(Excerpt from The Diamond Age by Neal Stephenson)
(point of starts with Hackworth)
How could he inculcate her with the nobleman's emotional stance--the pluck to take risks with her life, to found a company, perhaps found several of them even after the first efforts had failed? He had read the biographies of several notable peers and found few common threads between them.
Finkle-McGraw couldn't prevent his granddaughter Elizabeth's parents from sending her to the very schools for which he had lost all respect; he had no right to interfere. It was his role as a grandparent to indulge and give gifts. But why not give her a gift that would supply the ingredient missing in those schools?
It sounds ingenious, Hackworth had said, startled by Finkle-McGraw's offhanded naughtiness. But what is that ingredient?
I don't exactly know, Finkle-McGraw had said, but as a starting-point, I would like you to go home and ponder the meaning of the word subversive.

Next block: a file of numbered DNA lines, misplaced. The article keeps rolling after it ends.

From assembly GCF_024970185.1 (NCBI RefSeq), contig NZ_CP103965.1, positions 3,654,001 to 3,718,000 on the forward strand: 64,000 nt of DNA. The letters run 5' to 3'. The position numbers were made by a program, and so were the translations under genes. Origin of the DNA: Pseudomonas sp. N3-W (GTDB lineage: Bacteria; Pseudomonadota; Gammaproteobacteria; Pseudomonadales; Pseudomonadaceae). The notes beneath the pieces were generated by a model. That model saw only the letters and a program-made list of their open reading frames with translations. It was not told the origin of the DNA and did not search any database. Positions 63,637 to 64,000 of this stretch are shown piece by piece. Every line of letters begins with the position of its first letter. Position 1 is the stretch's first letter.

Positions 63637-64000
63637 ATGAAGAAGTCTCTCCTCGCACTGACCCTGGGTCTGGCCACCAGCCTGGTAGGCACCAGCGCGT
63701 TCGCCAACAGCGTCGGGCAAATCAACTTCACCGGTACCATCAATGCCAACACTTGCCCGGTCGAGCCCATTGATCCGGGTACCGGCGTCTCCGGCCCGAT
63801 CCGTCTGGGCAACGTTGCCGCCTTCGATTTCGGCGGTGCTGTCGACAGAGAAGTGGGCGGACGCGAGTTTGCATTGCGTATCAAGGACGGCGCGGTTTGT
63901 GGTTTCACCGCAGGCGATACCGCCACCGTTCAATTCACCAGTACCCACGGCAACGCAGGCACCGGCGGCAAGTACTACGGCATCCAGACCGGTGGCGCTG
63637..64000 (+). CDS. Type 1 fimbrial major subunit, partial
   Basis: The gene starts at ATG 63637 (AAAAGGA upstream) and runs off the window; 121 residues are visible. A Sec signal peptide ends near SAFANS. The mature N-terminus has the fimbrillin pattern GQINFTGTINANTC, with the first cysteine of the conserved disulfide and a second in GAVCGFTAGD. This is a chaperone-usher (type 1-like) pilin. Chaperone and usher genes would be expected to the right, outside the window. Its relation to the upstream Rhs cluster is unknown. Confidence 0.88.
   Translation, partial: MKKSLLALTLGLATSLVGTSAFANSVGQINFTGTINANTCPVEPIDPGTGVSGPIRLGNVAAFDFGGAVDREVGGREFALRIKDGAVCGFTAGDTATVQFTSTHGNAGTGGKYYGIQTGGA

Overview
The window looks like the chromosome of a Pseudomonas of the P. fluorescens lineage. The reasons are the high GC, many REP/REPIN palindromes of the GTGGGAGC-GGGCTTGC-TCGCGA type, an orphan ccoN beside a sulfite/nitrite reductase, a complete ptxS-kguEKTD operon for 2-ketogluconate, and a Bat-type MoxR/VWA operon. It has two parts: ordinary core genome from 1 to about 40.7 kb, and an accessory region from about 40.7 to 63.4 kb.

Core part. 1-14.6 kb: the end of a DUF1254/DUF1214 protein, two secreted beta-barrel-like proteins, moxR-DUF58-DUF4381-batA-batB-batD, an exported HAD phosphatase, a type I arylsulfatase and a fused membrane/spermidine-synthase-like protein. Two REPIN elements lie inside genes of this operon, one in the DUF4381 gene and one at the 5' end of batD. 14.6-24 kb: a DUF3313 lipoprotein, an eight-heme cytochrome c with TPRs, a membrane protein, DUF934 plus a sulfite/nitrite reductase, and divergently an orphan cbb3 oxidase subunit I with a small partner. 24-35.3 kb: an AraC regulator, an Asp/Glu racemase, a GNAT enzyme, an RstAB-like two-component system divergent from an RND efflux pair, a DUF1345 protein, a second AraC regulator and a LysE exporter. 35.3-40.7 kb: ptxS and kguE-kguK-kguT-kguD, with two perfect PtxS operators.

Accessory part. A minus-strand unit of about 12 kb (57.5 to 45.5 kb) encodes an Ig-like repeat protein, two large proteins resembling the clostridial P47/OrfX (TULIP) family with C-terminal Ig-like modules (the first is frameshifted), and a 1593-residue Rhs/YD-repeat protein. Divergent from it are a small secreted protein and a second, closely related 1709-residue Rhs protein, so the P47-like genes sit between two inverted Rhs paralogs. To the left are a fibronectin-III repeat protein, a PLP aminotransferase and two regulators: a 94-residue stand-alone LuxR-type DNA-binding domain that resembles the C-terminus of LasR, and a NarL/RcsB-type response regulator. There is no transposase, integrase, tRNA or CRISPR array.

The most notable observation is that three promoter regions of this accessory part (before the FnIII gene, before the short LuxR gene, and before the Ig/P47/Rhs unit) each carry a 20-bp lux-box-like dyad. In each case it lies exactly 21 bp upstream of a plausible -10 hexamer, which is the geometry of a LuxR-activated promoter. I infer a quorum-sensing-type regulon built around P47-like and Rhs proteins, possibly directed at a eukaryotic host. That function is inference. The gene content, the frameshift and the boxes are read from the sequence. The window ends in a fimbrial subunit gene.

I've been thinking about this a lot over the past year or so. What makes some take risks and some be fearful? How much risk one is willing to take shapes so much of a personality.
Mark (Stehlik) spoke on this during his "Last Lecture." He talked about how schools aren't teaching students how to fail. This means that people take fewer risks, and actually accomplish less.
I talked to my mom about this over break, about risk aversion and risk taking. She said that somehow she raised her kids to take risks.
Parents want their kids to never hurt, to never feel pain, but that means they're overprotected, unable to fully mature and be full people.
I can't express what I mean perfectly right now, but I'd like to expound on this more at some point.